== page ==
Normally the two parts of one line (each individually called a “hemistich,” or “colon”) correspond to each other in a synonymous, antithetical, or synthetic way.  The same feature is well known from other Near Eastern poetic literature.  The literary law here was followed in the whole region and probably developed from oral composition techniques using fixed word pairs.  The form-critical must recognize such general linguistic and literary influences, which may interfere with the formative impulse of liturgical setting on the Psalms.  This last statement is even more true for all those poetic devices that affect the overall structure of a psalm.[13]

According to Gerstenberger, the Individual Laments may contain these elements:

  1. Invocation (appellation and initial plea or petition)
  2. Complaint (descriptive, reproachful, petitionary)
  3. Confession of sin, the assertion of innocence
  4. Affirmation of confidence
  5. Plea or petition for help
  6. Imprecation against enemies
  7. Acknowledgment of divine response
  8. Hymnic elements
  9. Anticipated thanksgiving

As useful as the listing of these motifs is, one recognizes that not every psalm of the classic Individual Lament genre contains all of the above motifs and that a single line or a small group of lines can contain multiple motifs, so the main focus of these lines is not always clearly discernable.  An example is Ps 26:1:

שָׁפְטֵ֤נִי יְהוָ֗ה

כִּֽי־אֲ֭נִי בְּתֻמִּ֣י הָלַ֑כְתִּי

וּבַיהוָ֥ה בָּ֝טַ֗חְתִּי לֹ֣א אֶמְעָֽד׃

Vindicate me, O Yahweh,

For I have walked in my integrity;

And in Yahweh I trusted so that I will not be moved.

These three lines contain three major motifs: 1) invocation and general petition, 2) assertion of innocence, and 3) confession of trust/affirmation of confidence.  Clearly, it is erroneous to split this verse into three separate units as reliance on themes alone might suggest.   

Consider the opening lines of the two psalms that many have claimed belong to the classic Individual Lament genre.  The opening lines of Ps 22:2-3:

 אֵלִ֣י אֵ֭לִי לָמָ֣ה עֲזַבְתָּ֑נִי

 רָח֥וֹק מִֽ֝ישׁוּעָתִ֗י דִּבְרֵ֥י שַׁאֲגָתִֽי׃

אֱ‍ֽלֹהַ֗י אֶקְרָ֣א י֖וֹמָם וְלֹ֣א תַעֲנֶ֑ה

 וְ֝לַ֗יְלָה וְֽלֹא־דֽוּמִיָּ֥ה לִֽי׃

My God, my God, why have you forsaken me?

Why are you so far from helping me,

Far from the words of my groaning?

O my God, I cry out by day, but you do not answer,

By night, and I am not silent.

However, consider the opening lines in Psalm 54:3-5:

 אֱ֭לֹהִים בְּשִׁמְךָ֣ הוֹשִׁיעֵ֑נִי

 וּבִגְבוּרָתְךָ֥ תְדִינֵֽנִי׃

 אֱ֭לֹהִים שְׁמַ֣ע תְּפִלָּתִ֑י

 הַ֝אֲזִ֗ינָה לְאִמְרֵי־פִֽי׃

כִּ֤י זָרִ֨ים׀ קָ֤מוּ עָלַ֗י

 וְֽ֭עָרִיצִים בִּקְשׁ֣וּ נַפְשִׁ֑י

לֹ֤א שָׂ֨מוּ אֱלֹהִ֖ים לְנֶגְדָּ֣ם סֶֽלָה׃

O God, by your name, save me;

And by your power, vindicate me.

O God; hear my prayer,

Give ear to the words of my mouth.

For strangers arose against me;

And violent men sought my life;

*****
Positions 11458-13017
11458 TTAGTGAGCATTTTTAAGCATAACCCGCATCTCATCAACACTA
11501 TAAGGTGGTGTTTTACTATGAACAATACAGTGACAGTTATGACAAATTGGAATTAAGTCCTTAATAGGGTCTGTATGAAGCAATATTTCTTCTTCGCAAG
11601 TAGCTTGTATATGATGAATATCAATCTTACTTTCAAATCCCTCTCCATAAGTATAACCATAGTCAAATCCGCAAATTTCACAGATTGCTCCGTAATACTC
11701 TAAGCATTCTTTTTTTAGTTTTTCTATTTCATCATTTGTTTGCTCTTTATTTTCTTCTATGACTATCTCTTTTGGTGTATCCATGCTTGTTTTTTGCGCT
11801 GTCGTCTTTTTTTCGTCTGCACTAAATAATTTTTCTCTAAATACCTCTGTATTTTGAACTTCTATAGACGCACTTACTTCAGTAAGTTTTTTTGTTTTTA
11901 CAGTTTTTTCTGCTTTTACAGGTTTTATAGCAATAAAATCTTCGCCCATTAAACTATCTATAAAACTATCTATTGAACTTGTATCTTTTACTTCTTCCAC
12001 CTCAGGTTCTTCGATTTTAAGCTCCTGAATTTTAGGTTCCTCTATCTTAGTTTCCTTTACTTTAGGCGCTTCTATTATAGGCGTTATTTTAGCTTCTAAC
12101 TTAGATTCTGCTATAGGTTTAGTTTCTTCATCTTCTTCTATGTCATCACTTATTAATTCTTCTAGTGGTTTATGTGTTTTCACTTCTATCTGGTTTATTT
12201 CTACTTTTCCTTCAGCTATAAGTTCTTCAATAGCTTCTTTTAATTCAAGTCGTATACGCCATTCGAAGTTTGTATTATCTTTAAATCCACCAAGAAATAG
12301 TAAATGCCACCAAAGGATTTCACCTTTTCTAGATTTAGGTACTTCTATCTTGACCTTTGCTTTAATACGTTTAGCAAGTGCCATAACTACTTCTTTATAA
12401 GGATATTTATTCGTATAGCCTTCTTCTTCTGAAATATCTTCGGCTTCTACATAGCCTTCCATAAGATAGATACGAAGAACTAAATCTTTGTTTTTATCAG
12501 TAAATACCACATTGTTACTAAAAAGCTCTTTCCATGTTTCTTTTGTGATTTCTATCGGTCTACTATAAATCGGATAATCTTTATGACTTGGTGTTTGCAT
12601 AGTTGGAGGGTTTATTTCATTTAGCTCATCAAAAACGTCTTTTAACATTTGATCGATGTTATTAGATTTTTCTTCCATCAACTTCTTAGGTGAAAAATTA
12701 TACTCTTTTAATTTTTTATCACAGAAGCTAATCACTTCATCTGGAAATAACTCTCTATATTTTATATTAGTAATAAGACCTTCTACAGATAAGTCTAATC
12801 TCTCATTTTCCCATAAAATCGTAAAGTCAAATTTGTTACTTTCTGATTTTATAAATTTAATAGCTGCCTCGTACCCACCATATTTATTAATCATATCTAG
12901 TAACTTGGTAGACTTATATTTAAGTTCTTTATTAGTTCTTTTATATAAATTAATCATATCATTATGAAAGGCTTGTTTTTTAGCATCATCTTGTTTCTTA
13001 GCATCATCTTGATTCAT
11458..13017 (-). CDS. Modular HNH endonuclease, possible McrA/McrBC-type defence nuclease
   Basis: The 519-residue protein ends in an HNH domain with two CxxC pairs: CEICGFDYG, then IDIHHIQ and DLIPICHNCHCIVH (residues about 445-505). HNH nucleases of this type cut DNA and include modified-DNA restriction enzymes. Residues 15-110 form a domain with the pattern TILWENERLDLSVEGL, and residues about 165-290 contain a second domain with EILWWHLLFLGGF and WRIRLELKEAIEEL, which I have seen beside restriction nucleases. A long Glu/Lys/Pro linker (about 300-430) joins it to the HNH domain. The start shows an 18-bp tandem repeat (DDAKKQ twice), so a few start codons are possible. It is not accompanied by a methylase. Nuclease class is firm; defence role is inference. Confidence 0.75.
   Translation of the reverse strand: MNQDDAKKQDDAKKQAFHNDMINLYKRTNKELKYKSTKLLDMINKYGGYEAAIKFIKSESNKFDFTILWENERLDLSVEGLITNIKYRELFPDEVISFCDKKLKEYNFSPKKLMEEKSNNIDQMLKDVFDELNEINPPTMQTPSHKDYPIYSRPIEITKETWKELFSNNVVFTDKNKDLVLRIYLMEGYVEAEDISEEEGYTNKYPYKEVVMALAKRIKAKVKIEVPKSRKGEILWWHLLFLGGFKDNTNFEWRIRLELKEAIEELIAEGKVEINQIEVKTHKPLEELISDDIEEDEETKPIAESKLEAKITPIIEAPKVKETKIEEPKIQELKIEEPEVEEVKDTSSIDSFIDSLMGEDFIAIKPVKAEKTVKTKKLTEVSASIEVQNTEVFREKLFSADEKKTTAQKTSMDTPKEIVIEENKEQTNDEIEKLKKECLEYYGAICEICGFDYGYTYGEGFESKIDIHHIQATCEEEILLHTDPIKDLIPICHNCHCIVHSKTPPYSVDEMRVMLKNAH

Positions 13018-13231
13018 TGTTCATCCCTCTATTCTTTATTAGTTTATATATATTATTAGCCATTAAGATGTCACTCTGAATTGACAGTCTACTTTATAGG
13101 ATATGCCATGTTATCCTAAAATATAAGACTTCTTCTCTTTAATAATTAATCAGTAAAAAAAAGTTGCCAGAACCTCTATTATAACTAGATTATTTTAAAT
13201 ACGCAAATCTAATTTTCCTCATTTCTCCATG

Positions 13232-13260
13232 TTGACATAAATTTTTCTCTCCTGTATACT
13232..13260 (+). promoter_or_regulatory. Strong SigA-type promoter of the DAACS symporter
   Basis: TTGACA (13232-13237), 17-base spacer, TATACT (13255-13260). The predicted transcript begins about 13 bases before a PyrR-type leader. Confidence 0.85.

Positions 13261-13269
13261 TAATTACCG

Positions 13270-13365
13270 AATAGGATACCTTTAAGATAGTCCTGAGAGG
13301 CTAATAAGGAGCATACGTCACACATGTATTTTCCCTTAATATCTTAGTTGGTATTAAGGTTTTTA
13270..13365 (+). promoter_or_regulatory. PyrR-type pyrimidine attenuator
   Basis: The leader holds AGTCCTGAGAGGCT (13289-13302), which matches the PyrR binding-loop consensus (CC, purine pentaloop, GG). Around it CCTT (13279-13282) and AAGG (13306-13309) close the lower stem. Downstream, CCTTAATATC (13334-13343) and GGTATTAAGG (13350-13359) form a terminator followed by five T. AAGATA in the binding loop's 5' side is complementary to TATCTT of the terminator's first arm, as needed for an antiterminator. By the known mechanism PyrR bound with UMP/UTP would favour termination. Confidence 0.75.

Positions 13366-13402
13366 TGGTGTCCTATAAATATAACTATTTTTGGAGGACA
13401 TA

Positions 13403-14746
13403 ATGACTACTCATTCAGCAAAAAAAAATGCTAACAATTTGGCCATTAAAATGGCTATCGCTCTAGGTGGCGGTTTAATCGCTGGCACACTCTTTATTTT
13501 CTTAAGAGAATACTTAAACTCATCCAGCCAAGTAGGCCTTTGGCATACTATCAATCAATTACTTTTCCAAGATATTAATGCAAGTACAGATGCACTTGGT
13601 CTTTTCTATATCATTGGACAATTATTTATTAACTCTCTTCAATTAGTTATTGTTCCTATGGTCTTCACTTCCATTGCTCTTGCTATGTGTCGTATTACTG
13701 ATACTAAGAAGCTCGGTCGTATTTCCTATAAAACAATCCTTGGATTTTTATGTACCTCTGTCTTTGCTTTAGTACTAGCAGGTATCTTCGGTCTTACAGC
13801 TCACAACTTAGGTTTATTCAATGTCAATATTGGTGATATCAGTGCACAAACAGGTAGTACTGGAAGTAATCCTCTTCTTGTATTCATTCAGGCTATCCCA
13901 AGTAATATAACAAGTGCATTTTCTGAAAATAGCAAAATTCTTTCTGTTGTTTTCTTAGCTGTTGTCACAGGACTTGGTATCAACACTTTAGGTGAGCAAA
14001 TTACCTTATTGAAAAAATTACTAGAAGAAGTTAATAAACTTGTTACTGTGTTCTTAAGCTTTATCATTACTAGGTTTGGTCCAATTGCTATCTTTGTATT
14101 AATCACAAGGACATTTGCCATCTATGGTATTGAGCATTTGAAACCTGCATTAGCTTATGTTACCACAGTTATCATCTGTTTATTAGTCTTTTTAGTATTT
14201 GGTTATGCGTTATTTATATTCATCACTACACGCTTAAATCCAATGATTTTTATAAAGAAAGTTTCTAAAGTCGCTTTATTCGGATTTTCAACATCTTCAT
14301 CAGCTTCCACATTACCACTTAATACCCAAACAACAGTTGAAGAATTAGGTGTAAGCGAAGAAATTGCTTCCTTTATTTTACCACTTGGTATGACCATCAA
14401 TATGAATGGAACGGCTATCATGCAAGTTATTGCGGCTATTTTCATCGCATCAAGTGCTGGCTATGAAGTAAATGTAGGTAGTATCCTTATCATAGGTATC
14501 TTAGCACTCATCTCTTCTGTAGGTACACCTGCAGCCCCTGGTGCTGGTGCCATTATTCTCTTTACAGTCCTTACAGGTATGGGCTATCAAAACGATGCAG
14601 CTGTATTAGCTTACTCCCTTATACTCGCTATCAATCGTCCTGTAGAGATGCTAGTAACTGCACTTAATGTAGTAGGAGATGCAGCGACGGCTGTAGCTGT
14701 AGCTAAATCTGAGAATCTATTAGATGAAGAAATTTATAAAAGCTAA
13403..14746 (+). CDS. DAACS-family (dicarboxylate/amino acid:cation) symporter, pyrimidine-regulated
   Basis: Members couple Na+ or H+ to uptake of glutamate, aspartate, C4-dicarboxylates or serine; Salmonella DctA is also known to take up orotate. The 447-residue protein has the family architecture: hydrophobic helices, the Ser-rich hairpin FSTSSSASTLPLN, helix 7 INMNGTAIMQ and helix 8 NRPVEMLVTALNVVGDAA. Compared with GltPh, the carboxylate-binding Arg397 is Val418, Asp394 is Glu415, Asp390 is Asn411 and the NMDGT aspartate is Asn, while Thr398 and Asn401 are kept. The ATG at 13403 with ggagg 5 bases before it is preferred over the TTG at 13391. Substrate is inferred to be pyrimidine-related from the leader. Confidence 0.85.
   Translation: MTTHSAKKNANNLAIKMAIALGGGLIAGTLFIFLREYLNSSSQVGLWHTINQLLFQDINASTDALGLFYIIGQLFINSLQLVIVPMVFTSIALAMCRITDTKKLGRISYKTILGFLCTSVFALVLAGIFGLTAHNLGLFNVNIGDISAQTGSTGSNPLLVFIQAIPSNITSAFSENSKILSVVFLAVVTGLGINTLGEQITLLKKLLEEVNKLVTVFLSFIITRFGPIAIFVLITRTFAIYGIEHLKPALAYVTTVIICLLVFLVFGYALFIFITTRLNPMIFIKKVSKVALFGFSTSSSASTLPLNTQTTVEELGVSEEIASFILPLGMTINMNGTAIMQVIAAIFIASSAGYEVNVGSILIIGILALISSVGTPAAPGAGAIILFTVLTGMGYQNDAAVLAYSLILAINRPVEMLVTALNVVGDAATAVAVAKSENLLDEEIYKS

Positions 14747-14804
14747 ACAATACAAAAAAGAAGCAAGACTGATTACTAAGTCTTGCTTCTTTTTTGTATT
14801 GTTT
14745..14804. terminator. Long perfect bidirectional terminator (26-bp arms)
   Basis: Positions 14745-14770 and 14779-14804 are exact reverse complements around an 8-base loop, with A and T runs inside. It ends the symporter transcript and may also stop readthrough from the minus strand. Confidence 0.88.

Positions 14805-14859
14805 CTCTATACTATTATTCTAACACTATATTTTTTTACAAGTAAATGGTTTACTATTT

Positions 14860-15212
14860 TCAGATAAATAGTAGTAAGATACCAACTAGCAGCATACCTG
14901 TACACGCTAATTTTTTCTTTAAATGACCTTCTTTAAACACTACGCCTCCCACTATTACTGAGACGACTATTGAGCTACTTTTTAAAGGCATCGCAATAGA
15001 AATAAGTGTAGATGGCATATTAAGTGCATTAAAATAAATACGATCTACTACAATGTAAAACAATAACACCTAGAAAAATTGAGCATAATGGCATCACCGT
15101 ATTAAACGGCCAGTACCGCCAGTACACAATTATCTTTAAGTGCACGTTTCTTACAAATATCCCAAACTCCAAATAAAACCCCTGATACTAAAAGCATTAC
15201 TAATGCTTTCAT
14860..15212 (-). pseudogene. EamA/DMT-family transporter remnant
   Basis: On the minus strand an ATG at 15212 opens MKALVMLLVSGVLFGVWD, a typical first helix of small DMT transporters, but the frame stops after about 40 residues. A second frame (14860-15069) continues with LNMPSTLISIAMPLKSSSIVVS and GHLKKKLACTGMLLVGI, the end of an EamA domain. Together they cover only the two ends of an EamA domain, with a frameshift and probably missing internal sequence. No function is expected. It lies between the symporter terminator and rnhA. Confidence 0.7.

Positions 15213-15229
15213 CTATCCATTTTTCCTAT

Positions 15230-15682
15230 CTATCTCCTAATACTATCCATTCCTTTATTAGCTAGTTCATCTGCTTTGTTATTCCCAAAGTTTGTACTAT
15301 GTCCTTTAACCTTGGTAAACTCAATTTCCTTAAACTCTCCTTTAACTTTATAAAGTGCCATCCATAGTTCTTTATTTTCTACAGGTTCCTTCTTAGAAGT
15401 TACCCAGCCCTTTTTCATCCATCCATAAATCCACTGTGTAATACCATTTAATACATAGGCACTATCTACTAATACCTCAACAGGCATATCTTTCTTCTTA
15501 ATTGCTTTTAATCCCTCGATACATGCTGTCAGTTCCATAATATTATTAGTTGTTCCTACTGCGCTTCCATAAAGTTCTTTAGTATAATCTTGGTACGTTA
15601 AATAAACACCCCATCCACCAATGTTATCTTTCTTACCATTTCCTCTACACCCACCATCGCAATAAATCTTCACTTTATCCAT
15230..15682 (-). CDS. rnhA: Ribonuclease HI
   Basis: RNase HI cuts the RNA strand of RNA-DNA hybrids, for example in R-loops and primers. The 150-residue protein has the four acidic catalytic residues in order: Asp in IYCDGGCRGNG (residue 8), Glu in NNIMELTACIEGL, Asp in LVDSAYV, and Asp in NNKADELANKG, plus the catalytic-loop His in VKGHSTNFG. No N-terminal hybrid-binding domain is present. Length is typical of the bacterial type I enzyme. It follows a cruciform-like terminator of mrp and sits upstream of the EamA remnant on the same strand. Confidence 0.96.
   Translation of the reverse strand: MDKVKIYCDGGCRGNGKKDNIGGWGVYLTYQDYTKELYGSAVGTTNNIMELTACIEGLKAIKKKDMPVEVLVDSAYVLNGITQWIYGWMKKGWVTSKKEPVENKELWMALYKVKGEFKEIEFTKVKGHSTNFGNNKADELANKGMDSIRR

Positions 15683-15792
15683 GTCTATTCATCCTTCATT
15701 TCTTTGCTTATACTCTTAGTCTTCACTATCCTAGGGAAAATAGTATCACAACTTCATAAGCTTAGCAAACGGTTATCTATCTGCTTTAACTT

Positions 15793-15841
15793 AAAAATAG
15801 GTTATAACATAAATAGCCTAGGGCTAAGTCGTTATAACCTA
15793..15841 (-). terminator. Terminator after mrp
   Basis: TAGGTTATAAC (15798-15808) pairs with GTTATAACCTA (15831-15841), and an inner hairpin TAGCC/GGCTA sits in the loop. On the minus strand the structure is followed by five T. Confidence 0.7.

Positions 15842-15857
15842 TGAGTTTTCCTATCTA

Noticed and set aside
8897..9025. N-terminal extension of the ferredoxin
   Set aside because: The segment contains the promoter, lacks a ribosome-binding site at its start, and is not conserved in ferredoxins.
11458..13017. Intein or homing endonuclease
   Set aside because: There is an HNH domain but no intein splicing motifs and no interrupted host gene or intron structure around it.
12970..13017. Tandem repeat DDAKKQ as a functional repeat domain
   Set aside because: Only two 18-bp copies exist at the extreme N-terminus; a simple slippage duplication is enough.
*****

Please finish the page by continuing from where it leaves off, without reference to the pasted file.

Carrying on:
They do not set God before them.

There is no lament in Ps 54:3-5.  The opening lines of the two psalms do not exhibit the same/similar literary forms, moods, thoughts, and contents, not at the word-level and certainly not at the line-level.  Therefore, structure breaks based on themes alone are erroneous because of the pre-determined presupposition of a setting in life and the forced thematic reading.  

[1] Hermann Gunkel and Joachim Begrich, Introduction to Psalms: The Genres of the Religious Lyric of Israel (trans. James D. Nogalski; Macon, GA: Mercer University Press, 1998) 121. 

[2] Undoubtedly, the Individual Laments have generated vast numbers of scholarly studies and researches since the time of Gunkel.  Although eight decades have passed, Gunkel’s genre classification of the Individual Laments and their basic structural schema, described in his Einleitung in die Psalmen, published in 1933 by his student Begrich after his death, continues to be adopted and modified by many form-critical commentators and psalms researchers.  Among them are:  Brueggemann, Message, 58 note 21; Gerstenberger, Psalms:Part I, 14; Kraus, Psalms, 54; Miller, They Cried, 55-134; Mowinckel, Psalms in Israel’s, 2: 1-25;  Klaus Seybold, Introducing the Psalms (trans. R. G. Dunphy; New York: T & T Clark, 1990) 116; Artur Weiser, Psalms: A Commentary (trans. H. Hartwell; Louisville: Westminster John Knox Press, 2000) 66; and Westermann, Praise and Lament,  64-71.

[3] Westermann, Claus Westermann, Praise and Lament in the Psalms (trans. Keith R. Crim and Richard N. Soulen; Atlanta: John Knox Press, 1981).

[4] Westermann, Praise, 132.

[5] Westermann, Praise, 64.

[6] Westermann, Praise, 272.

[7] Westermann, Praise, 168, 259- 80.  Cf. Miller, They Cried, 70-86, 337-57.

[8] Westermann 261- 66; also in his other work, The Psalms: Structure, Content and Message (Minneapolis: Augsburg Publishing House, 1980) 55-57. The notion of a “sequel of historical lament” might have prompted Balentine to argue that such assertion ignores the authenticity of the sufferings of the petitioners and that the freedom of expression and creativity does not bind itself to the literary-historical traditions.  Cf. Samuel E. Balentine, Prayer in the Hebrew Bible: The Drama of Divine-Human Dialogue (Minneapolis, MN: Augsburg, 1993) 149-50.

[9] Westermann, Praise, 169.

[10] Patrick D. Miller, Jr., Interpreting the Psalms (Philadelphia: Fortress Press, 1986) 49.

[11] For a good discussion of this topic, see Amy C. Cottrill,  Language, Power, and Identity in the Lament Psalms of the Individual (London/New York: Clark, 2008).  See also Steven J. L. Croft, The Identity of the Individual in the Psalms (JSOT Sup 44; Sheffield: JSOT Press, 1987).

[12] Gerstenberger, Psalms, 11-12.

[13] Gerstenberger, Psalms, 35.

Daniel Hoang